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World Water Day is marked on 22 March every year. It
Water is a primary life-giving resource, and its availability is an essential component in socioeconomic development and poverty reduction .The Hindu Kush Himalayas (HKH) are the source of countless perennial rivers, but paradoxically a substantial
rapid scenario assessment of water in five chiwogs of Barshong Gewog, 5-11 October 2015. The assessment was part of the Rural Livelihoods and Climate Change Adaptation Programme in the
World Water Day provides us an opportunity to join our friends and colleagues from the Hindu Kush Himalayas (HKH) and the rest of the world in creating awareness about the importance of Water for human and ecosystem wellbeing towards achieving
system to identify potential water harvesting
all know that water is essential for drinking, health, cleanliness, electricity, and the environment, but most people tend to underestimate the importance of water for food production. We also tend to take for granted the many actions required to
ICIMOD is working to transform water management in the Koshi basin through inclusive water use master plans
International Year of Water Cooperation (UN General Assembly Resolution A/RES/65/154). UNESCO has been appointed to lead the preparations for the Year and World Water Day (22 March), in view of its contribution to the
Farmers from Nepal’s Sindupalanchowak and Ramechap districts attended a four-day hands-on training on water harvesting technology, bio-intensive agriculture farming system, and enclosed composting from 16 to 19 August 2017.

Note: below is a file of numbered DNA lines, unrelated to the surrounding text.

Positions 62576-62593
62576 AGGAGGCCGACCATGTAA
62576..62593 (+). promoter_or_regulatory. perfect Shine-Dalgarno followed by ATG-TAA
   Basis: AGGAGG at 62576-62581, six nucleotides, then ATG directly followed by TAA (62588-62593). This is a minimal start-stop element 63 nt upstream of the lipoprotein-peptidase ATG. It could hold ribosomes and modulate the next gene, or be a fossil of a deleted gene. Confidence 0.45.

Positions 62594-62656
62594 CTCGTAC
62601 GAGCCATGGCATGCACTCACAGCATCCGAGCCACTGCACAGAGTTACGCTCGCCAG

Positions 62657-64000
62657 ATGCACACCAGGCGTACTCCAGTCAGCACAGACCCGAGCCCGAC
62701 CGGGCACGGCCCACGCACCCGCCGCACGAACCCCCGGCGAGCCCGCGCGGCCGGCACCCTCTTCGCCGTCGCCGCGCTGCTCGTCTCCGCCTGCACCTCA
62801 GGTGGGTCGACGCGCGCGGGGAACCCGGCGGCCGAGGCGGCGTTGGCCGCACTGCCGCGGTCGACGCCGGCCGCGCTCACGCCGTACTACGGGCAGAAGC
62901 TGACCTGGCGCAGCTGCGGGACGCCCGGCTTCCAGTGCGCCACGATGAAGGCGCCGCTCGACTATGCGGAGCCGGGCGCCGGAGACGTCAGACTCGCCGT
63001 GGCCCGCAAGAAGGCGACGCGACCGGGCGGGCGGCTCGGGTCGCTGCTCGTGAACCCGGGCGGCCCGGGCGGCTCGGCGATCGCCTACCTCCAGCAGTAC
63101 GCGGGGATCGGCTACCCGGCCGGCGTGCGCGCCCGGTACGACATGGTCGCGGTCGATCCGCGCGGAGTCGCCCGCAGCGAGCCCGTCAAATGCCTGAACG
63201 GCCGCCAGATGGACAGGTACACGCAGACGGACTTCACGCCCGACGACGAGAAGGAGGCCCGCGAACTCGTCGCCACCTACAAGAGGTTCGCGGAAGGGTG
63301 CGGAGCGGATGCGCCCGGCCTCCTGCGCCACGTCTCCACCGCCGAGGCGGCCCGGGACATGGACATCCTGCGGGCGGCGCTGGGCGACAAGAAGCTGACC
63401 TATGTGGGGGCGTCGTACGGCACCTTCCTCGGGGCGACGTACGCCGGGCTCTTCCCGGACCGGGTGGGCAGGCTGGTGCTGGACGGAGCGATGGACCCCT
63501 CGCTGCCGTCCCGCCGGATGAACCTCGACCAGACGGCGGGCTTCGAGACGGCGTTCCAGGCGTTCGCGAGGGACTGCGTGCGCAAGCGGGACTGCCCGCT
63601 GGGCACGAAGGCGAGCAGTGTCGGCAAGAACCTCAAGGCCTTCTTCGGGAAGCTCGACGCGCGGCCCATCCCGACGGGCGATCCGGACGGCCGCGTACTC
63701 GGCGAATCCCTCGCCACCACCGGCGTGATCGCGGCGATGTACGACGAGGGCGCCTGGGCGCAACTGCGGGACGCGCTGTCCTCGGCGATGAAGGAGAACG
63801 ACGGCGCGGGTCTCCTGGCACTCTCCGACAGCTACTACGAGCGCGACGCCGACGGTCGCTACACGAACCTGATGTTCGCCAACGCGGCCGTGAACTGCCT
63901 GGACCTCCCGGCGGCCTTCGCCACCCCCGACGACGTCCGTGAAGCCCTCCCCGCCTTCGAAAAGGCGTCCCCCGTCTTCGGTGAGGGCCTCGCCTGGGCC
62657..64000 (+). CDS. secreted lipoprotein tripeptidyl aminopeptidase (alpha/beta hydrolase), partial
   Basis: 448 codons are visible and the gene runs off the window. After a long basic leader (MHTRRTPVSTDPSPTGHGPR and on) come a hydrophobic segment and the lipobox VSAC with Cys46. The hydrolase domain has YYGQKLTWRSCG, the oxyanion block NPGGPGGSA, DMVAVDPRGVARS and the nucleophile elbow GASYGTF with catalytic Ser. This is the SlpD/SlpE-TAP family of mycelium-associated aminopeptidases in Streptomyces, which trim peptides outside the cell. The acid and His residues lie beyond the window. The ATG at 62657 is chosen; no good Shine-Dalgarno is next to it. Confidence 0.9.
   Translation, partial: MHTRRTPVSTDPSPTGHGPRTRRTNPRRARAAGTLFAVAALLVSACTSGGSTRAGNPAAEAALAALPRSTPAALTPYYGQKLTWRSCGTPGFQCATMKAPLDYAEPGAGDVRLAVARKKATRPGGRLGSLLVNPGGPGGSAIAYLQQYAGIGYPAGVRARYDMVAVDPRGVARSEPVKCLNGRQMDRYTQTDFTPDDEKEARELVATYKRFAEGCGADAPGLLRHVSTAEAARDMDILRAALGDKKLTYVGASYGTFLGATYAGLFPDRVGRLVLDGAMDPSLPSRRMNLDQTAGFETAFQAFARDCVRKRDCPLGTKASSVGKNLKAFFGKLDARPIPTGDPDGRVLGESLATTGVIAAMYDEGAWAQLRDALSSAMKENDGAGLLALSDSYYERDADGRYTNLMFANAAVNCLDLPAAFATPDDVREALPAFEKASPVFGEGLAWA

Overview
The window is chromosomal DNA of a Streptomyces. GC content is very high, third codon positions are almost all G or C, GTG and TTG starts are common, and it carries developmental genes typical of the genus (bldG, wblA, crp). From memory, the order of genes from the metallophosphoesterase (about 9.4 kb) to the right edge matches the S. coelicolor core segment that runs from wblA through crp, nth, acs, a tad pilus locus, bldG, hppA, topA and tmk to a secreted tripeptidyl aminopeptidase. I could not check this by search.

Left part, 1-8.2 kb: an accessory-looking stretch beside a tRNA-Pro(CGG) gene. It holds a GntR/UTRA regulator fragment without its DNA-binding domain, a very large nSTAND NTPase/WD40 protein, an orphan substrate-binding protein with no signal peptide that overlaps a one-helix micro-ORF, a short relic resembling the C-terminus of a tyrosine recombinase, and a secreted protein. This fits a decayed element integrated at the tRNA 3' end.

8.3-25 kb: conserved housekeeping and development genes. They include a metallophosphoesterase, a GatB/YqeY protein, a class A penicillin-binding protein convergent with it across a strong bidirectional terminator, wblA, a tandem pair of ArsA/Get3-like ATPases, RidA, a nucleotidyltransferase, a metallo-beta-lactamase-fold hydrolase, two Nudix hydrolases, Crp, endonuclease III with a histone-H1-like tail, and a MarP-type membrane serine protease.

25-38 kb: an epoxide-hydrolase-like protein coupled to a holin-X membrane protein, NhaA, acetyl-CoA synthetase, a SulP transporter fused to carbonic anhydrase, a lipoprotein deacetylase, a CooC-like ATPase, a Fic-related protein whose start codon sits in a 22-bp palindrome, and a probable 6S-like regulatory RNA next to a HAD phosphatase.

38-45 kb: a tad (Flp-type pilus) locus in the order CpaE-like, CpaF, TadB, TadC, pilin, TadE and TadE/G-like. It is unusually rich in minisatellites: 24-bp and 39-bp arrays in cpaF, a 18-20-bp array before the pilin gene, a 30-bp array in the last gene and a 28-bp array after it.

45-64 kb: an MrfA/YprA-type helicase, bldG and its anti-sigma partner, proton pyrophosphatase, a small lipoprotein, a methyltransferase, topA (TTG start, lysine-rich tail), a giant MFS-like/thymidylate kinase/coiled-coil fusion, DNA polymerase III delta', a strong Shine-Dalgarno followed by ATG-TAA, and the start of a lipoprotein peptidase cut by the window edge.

World Water Day 2014, Pakistan: ‘Water and Energy’
of the water originates around the highest mountains on earth, a region often called “the third pole” because of its immense concentration of snow and ice, the largest outside the Arctic and Antarctic. Relying on a complex interplay of
Australia extends its expertise in water resource management to Asia
There is a growing recognition that countries of the Indus River Basin face major and changing threats to their future water security and thus to their peoples’ critical food and energy needs...
climate and its impact on water resources in five of the major river basins in the region: the Indus, Brahmaputra, Ganges, Salween and
The Pakistan Institute of Development Economics (PIDE) organized the 31st Annual General Meeting and Conference of the Pakistan Society of Development Economists (PSDE) from 17–19 December in Islamabad, Pakistan.
The lower Indus basin is susceptible to large scale flooding such as that of 2011. The upper Indus experiences various types of flash floods including glacial lake outburst floods...
Winter 2014 was a particularly mild one in the Hindu Kush Mountains, raising optimism in farmers along the Sai River in District Gilgit, Pakistan, for an early spring and a long growing season with rich harvests.
Communities in the Koshi Basin start developing local Water Use Master Plans